Amazing Amelia is big race star

Amelia Norcross (9) from Barnoldswick gets reasy to start this years Race for Life.
Amelia Norcross (9) from Barnoldswick gets reasy to start this years Race for Life.

Rain and dreary weather on Sunday failed to wipe the smile off an Earby girl’s face as she sounded the klaxon to start a prestigious Burnley race.

Nine-year-old Amelia Norcross, of Aspen Grove, Earby, got the Cancer Research UK “Race for Life” underway in Burnley’s Towneley Park before running the 5km route herself.

The number of women taking part in the race, 1,105 in total, exceeded the organisers expectations and is over 150 more than did the charity challenge in 2012.

It is hoped the charity can raise £55,000 from the Burnley event.

According to Amelia’s family, the fact she was at the start line at all is a minor miracle after fighting lymphoblastic leukaemia which she was diagnosed with in April 2007.

Her grandmother, Mary Waterworth, says the family nearly lost her twice before she battled back and was given the all-clear in September, 2009.

Amelia, who attends Coates Lane Primary School, Barnoldswick, now enjoys taking part in sports including cycling and karate as well as tap dancing and Brownies but grandmother Mary said she was equally thrilled at waving off a sea of pink at the start of the race.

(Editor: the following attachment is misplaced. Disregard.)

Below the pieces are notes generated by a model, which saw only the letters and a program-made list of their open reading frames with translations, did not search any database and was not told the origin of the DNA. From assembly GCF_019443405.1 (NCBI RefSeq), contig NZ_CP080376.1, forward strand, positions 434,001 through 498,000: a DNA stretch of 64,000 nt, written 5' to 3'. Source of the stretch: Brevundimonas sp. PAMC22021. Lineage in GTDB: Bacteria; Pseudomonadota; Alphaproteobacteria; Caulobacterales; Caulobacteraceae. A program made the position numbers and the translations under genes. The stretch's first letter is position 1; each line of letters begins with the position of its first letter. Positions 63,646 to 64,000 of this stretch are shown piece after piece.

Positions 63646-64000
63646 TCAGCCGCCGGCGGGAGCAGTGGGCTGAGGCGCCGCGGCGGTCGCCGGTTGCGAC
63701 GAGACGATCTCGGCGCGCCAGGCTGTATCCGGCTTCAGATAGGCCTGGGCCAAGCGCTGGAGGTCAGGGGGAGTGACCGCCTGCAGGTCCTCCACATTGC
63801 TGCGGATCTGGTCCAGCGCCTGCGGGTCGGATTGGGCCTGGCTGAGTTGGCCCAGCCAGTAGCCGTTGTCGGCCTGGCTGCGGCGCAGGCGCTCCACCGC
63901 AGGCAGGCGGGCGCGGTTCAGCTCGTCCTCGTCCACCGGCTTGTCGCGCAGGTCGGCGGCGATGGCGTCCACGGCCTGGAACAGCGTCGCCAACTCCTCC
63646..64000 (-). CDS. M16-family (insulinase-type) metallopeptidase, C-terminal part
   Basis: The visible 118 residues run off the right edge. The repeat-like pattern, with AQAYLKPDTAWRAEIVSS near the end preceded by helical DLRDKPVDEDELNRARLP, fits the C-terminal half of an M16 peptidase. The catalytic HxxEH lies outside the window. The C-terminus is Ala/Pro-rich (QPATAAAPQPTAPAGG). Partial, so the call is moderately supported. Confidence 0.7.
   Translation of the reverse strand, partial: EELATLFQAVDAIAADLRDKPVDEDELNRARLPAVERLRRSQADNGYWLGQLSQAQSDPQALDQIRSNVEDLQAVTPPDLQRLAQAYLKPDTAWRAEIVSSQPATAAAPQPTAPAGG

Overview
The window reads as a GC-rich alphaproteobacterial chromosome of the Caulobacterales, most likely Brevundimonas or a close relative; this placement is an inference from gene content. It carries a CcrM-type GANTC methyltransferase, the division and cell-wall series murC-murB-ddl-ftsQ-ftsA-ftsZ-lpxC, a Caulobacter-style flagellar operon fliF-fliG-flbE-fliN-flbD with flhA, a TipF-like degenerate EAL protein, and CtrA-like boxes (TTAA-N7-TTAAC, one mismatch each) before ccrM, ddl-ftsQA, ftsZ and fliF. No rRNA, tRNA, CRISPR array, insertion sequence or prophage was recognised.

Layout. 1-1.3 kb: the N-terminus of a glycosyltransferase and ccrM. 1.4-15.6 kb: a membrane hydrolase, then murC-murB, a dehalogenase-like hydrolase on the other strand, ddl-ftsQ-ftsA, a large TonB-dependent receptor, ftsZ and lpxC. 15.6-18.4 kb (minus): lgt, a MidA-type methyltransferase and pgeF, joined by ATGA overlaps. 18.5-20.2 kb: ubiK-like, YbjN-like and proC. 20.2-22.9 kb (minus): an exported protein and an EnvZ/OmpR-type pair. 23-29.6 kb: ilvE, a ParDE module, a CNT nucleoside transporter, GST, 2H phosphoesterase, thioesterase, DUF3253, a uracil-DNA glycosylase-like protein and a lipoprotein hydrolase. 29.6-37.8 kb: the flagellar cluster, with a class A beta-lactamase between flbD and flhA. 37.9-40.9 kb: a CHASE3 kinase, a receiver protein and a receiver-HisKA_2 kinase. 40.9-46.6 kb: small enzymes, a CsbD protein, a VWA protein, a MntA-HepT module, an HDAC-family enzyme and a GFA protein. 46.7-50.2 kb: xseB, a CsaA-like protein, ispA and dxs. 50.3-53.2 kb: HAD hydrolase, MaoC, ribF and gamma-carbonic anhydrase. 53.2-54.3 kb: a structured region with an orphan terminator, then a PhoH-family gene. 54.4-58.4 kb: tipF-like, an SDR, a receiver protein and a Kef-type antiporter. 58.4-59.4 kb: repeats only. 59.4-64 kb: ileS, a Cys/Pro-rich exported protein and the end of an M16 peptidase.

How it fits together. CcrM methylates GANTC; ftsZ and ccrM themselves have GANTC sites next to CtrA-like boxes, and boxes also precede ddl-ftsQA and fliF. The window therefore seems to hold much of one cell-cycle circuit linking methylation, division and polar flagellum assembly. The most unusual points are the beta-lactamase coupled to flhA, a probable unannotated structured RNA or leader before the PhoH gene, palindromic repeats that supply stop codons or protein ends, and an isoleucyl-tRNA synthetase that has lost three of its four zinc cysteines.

Mary said: “It was a wonderful success. I didn’t expect to see so many people there.

“It was fantastic to see so many smiling faces and a lot of people getting rid of the demons as it were.

“You should have seen Amelia’s face, she was so excited to be a mini-celebrity. She was over the moon on the day.”

However, Mary has not forgotten where Amelia was and the continued fight for improved treatment.

Amelia was selected at random to be part of an intense, pioneering treatment programme which, according to her grandmother, was confirmed in April to have upped a person’s chances of survival from eight to nine out of 10.

When Amelia next goes for a check-up in October, the family also hopes these will become every 12-months rather than the current six.

Mary added: “The fact that my granddaughter is well now doesn’t detract from the number of children I see in the Royal Manchester Children’s Hospital when we go for a check-up.

“There is a lot more to be done but it is getting better.

“I am absolutely convinced that if Amelia had not had the treatment she got she would not be alive today.

“I think it proves that the research does work. We are so very grateful.”

Jane Bullock, Cancer Research UK’s North West spokesman said: “It was a brilliant day and a really great atmosphere.

“Please get your sponsor money in so we can continue to save lives.”